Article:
# Deriving lorentz transformation equations using linear transformation

While I was deriving the Lorentz transformation equations using linear transformation and eigenvectors i noticed that i get the correct equation only when determinant of the transformation matrix is $$\pm 1$$.What is the physical meaning behind this result?

• The determinant of a rotation is also equal to 1. The determinant of the Galilean transformation is also equal to 1. In your Lorentz transformation, hopefully you noticed that your eigenvalues are reciprocals of each other with eigenvectors along the lightcone. So, areas are preserved (the "volume scaling factor" mentioned by @Charles Francis)... in particular, the areas of causal diamonds. Possibly useful: physics.stackexchange.com/questions/527472/… – robphy Apr 19 '20 at 23:19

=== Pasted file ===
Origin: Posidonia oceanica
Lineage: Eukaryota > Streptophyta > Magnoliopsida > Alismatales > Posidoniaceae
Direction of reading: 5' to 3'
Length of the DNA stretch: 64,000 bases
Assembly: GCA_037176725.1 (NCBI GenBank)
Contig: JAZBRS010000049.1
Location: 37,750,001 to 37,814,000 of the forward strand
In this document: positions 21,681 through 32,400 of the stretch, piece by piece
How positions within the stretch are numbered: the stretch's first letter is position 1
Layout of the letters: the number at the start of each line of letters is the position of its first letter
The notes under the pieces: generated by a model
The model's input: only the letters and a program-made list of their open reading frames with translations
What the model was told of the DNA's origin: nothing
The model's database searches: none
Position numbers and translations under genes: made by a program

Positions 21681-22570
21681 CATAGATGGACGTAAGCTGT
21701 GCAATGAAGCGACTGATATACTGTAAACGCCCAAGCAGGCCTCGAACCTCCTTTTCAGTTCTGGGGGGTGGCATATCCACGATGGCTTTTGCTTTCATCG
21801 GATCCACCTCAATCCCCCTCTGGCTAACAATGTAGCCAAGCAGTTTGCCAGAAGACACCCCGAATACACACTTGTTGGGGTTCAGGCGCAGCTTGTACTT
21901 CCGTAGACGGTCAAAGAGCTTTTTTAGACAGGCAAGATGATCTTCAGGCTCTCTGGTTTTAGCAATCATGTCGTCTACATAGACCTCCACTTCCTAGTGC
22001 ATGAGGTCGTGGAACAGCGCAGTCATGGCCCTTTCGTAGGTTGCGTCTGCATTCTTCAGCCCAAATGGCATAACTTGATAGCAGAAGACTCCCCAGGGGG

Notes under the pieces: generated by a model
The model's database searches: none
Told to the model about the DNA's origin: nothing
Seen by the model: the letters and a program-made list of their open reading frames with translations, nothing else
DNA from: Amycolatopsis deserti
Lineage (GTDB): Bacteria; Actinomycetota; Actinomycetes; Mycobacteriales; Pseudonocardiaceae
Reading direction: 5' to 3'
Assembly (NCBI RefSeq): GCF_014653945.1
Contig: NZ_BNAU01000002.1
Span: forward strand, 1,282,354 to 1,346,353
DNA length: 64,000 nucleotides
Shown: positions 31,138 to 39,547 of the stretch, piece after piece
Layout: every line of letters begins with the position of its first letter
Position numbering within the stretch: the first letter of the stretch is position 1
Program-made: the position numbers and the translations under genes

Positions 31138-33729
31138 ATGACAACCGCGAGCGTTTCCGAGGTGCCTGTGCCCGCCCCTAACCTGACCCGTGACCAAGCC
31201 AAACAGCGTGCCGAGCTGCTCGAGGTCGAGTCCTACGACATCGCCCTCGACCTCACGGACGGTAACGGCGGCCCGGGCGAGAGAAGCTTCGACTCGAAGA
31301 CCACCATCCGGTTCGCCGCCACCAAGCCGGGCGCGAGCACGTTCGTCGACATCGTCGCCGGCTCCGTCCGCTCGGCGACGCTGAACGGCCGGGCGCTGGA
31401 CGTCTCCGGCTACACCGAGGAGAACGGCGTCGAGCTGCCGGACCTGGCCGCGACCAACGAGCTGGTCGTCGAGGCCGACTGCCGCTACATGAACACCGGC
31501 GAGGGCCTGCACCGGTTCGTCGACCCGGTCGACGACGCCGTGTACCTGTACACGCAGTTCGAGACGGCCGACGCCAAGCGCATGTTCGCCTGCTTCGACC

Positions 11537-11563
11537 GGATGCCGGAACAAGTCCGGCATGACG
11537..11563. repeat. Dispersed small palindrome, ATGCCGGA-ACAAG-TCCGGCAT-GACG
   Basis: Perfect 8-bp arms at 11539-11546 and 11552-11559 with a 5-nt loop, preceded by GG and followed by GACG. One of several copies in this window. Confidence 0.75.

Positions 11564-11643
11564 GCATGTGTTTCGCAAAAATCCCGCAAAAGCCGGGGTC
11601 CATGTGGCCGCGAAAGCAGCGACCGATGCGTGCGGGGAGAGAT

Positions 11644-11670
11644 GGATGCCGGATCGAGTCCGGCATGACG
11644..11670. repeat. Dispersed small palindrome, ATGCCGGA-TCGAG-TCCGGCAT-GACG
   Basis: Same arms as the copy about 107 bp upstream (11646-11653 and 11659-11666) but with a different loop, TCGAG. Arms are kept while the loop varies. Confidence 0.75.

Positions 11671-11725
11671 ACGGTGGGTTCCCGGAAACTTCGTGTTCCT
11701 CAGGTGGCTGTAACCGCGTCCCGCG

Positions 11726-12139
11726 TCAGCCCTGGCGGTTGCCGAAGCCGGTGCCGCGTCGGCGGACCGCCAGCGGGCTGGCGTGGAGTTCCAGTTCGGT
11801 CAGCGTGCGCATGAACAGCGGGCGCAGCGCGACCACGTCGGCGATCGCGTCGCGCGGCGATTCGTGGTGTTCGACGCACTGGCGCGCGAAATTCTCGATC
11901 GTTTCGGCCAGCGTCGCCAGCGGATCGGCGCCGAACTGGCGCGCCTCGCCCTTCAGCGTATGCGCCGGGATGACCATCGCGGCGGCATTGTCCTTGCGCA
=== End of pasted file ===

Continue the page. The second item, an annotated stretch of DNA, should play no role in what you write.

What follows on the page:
• what eigenvectors are you referring to? – magma May 1 '20 at 22:04

## 1 Answer

The determinant of a transformation matrix is generally interpreted as the volume scaling factor of the transformation, but this does not give a direct physical interpretation for the determinant being $$\pm 1$$. It results from the fact that the inverse of a Lorentz boost $$v$$ is a Lorentz boost $$-v$$, and that these boosts are identical in magnitude, so must have the same determinant, and that transformations of space coordinates (e.g. space rotation) make no scaling changes.